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Merchandising Mobility

How best to present headphones and related categories

February 5, 2014 By Bear Prelogar
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I suppose one of the few benefits of getting a bit older and having been around the industry as long as I have is that you can look back and consider the way that certain products and categories have emerged, grown exponentially, peaked, and then receded—and you can look at these trends through a broad contextual lens and utilize the resultant insights to guide strategic decision-making moving forward.   This, then, is akin to acquiescing that the age-old argument for wisdom being more useful than speed and agility may, actually, have merit.

Having specialized in the design and development of key strategic CE merchandising initiatives for nearly 25 years, I can say that without a doubt, the mad rush into the mobility sector for vendors creating headphone and Bluetooth portable speaker systems is truly unprecedented.    Nearly every week, a new company pops up with its own fresh spin on gadgets that will compete in this burgeoning space.   And as anyone who attended CES the past two years will attest, mobility products and supporting accessories have really taken center stage.   As result, consumers now face a dizzying array of choices at the point of discovery in the nation’s top retailers.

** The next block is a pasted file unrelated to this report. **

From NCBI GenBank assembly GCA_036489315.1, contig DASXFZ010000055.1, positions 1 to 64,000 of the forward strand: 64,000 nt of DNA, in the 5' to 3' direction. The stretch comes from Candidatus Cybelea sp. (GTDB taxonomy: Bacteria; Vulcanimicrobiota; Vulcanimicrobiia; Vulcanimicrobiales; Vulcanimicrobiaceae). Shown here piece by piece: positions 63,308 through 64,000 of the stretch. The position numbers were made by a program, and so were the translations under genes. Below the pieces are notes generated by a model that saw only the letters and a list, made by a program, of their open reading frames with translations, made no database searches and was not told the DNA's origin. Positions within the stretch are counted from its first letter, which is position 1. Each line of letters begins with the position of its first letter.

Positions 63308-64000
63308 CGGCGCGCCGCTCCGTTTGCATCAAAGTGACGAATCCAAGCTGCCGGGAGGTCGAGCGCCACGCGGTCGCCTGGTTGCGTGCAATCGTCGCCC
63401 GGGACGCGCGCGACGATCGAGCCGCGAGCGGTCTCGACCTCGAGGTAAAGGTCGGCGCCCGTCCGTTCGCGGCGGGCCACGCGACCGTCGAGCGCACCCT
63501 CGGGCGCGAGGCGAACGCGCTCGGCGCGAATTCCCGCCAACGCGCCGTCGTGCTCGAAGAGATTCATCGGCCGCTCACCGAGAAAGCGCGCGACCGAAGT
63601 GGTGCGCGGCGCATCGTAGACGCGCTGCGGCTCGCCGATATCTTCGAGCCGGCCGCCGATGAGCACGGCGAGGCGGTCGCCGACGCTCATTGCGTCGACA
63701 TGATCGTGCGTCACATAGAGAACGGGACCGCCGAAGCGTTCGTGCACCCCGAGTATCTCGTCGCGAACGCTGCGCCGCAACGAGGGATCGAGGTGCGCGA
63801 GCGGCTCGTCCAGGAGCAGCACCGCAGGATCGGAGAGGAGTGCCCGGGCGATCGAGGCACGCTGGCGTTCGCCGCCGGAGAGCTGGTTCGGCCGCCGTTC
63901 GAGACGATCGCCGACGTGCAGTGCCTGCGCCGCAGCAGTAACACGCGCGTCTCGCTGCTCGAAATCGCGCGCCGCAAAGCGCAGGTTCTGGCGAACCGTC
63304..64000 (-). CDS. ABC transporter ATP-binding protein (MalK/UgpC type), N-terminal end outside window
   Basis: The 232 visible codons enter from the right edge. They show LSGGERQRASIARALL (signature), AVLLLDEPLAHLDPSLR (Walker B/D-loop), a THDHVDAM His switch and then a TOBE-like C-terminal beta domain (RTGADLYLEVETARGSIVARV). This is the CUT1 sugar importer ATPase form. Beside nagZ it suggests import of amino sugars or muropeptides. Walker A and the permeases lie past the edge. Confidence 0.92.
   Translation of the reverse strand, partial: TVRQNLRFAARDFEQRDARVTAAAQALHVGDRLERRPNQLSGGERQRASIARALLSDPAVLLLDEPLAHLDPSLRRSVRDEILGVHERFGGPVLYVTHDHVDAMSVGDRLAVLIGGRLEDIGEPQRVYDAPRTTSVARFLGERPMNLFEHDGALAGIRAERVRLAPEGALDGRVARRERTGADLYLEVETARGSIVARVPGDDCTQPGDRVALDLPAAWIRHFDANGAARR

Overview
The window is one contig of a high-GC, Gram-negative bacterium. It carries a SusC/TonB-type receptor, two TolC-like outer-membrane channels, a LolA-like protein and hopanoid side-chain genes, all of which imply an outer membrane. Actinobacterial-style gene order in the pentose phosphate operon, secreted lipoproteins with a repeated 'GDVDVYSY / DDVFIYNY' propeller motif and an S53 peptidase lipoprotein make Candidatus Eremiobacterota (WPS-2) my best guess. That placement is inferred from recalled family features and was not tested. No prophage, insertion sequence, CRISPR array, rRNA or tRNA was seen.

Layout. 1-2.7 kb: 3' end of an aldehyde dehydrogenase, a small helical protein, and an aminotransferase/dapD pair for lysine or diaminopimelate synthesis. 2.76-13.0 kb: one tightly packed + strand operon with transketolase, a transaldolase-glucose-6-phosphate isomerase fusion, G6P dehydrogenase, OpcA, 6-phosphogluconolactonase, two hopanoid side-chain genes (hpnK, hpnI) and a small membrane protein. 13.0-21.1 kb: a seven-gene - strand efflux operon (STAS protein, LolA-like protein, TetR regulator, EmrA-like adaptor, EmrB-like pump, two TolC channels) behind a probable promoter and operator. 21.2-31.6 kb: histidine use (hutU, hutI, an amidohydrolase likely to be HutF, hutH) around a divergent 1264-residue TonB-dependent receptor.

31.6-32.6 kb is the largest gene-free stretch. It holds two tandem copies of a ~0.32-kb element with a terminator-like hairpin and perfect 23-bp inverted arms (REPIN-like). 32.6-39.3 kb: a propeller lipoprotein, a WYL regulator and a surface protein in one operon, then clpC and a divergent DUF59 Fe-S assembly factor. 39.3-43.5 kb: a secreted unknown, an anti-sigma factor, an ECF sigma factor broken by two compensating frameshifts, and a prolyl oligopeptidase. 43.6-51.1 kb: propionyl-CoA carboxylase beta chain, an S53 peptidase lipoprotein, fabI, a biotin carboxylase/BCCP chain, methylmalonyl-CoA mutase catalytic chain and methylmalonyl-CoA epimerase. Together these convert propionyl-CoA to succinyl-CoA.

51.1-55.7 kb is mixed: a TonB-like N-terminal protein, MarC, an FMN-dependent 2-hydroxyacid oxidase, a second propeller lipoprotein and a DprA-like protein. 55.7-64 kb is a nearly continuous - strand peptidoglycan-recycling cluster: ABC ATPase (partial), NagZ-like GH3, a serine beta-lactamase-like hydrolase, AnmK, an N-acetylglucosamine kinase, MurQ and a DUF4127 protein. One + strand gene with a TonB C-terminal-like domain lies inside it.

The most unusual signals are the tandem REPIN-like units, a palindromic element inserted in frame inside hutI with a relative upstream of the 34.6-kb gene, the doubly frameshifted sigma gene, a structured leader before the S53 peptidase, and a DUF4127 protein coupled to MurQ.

All this excitement is great for the industry, but creates fresh challenges for retailers and vendors trying to make the most of their plan-o-grams and associated shelf-edge promotions, respectively.  In the past couple of years, we’ve been tasked with designing and/or producing multi-thousand-unit display initiatives for Monster, Beats by Dre, Klipsch, iHome, and countless others which go on to live in the nation’s most formidable retail chains (Best Buy, Target, Walmart, Sam’s Club, Costco, hhgregg, Fry’s, In-Motion, Brookstone, etc.).   As a result, we’ve had the opportunity to get a bird’s-eye view of the entire landscape regarding the design, distribution and merchandising for mobility products that few others enjoy.   Based on that, we’ve come to some conclusions about what works best, what doesn’t, and why.   This article is designed to share these insights in condensed form.

Building True Partnerships
It’s harder than ever to attract attention in an incredibly crowded field of me-too product offerings.   Retailers are inundated by super-competitive vendors vying for favorable plan-o-gram positioning.   As a result, they are often in a position to charge ‘slotting fees’—literally ‘selling’ shelf space to the highest bidders.   While this can create new profit streams for the retailers and serves as (presumably) an excellent way to separate the proverbial wheat from the chaff, there are inherent deficiencies in the model, because it automatically relegates the relationship to one of landlord/tenant subservience, rather than one built as a true partnership.

 

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